The coastal lowland flanking the southern shores of the Inner Moray Firth to the east of Inverness contains an excellent record of the retreat of a major tidewater glacier that flowed out of the Great Glen. Together with a flight of raised late-glacial marine shorelines, there is evidence of several glacial oscillations, including the ‘Ardersier Readvance’, which resulted in the tectonic disturbance of sediments. The area includes a diverse assemblage of glaciofluvial and deglacial features, including the Flemington Eskers and transverse moraine ridges. The hinterland contains a wide range of ice-marginal landforms and numerous sections in glaciogenic material formed both during and before the last glaciation. The Middle Findhorn Valley contains a particularly impressive suite of landforms associated with ice-marginal ponding. The district contains a relatively long Pleistocene record, including two well-established interglacial/interstadial sites (Dalcharn and Moy) and the enigmatic rafted deposits of shelly clay and till at Clava, made famous in the 19th Century.


Jon Merritt, presently an Honorary Research Associate of the British Geological Survey in Edinburgh, has studied the Quaternary of the area for over 40 years. He has led numerous field excursions to the area for colleagues and the Quaternary Research Association.



11th DecemberGiant zircon crystals from the Scottish Lewisian: new insights from old rocks, Dr John Faithfull, Hunterian Museum, University of Glasgow


Zircon is the most important mineral used by geologists for dating old rocks.  Zircon almost always contains traces of radioactive uranium, and as these parent atoms decay, daughter isotopes of lead accumulate in the zircon, allowing the age of the zircon to be measured.  Zircon typically occurs in silica-rich rocks such as granite, forming tiny crystals maybe a tenth to a twentieth of a millimetre long.  In some metamorphic complexes, like the Lewisian of NW Scotland, repeated high-grade heating can generate successive generations of zircon growth, which can sometimes be separately dated, but the small size can make analysis and interpretation difficult, especially if rocks have stayed hot for a long time.  Nevertheless, zircon accounts for almost all we know about the age of old parts of the Earth’s crust such as the Lewisian.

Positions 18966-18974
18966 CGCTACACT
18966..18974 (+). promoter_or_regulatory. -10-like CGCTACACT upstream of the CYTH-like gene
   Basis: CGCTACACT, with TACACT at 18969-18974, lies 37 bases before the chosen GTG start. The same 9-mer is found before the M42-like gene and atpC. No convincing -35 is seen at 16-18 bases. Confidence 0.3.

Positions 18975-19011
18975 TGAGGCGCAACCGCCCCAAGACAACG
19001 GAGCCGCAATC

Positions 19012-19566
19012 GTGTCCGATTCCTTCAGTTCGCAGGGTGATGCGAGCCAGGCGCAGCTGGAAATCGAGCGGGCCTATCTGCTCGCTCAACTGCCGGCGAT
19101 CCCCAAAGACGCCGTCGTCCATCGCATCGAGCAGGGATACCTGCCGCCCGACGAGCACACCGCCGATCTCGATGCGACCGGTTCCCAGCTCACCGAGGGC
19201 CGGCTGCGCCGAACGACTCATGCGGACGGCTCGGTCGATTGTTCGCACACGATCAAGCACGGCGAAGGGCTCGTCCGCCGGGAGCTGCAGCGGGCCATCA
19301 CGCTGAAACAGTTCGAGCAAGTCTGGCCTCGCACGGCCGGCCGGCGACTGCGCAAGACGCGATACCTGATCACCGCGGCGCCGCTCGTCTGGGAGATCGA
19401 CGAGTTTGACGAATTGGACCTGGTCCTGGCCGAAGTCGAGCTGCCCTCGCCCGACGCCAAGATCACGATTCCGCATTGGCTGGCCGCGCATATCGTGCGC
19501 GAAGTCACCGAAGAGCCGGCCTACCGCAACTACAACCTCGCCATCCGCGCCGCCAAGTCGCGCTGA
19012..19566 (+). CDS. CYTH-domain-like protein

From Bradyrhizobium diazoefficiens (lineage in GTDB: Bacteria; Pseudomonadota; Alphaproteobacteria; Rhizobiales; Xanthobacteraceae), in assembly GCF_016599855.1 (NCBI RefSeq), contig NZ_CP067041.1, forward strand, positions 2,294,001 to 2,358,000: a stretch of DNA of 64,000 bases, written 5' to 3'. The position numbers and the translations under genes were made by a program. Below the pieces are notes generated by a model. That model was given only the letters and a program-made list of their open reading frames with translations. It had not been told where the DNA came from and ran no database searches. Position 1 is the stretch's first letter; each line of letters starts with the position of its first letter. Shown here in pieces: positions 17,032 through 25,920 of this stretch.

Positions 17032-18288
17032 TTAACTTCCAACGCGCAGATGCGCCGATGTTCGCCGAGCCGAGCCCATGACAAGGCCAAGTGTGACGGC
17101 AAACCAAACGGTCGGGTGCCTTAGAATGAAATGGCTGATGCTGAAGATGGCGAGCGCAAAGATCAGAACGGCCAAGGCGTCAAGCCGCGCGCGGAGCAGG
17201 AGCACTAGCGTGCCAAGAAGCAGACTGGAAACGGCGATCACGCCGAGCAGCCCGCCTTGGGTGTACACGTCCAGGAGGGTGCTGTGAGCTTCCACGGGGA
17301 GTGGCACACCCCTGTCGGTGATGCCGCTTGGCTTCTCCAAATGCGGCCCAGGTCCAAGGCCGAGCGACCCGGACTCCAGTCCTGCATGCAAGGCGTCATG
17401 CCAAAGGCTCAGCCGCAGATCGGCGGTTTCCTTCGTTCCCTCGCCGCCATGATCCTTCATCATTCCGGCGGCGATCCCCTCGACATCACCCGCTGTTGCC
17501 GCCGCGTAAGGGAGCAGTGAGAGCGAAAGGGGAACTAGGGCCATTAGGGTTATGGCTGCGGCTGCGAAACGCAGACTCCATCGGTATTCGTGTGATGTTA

In the 1960s, mineral collector Gordon Sutherland discovered very large (mm to cm-sized) pinkish zircon crystals in dark ultramafic rocks near Badcall.  Ultramafic rocks do not normally contain any zircon, so this occurrence was very strange and the geological context remained unexamined and unresolved for many years.  However, Andy Moffat, who had known Gordon Sutherland, recently provided key information about these large crystals, allowing the original locality to be properly mapped, and investigated.  During this work, similar giant zircons, also in ultramafic rocks, were found in Lewisian rocks in Iona and Harris.  These occurrences represent a hitherto-unknown type of occurrence for zircon.  We now believe that they are probably common, but have been missed, because people assumed there could not be zircon in such rocks.  These occurrences have great potential for getting good isotopic dates in complex metamorphic rocks all around the world and may also help explain the origins of giant zircons found associated with diamonds, in kimberlites from the Earth’s mantle, shedding light on processes in the deep Earth.



15th January- Scottish hydro power:  Excavations in rock, The role of the Engineering Geologist :  Chris Ravey, Ravey Consulting Ltd.


Renewable energy may be a hot topic at the moment, but it is far from being a new concept.  During the 1950’s and 60’s, large teams of workers and engineers were involved with the design and construction of numerous complex and fascinating hydroelectric engineering schemes.  As a result of these schemes, rainwater falling over 10% of the land mass of Scotland can now be used for the generation of electricity.  With the recent surge of interest in renewables, including run of the river hydro schemes, this catchment area is only likely to increase.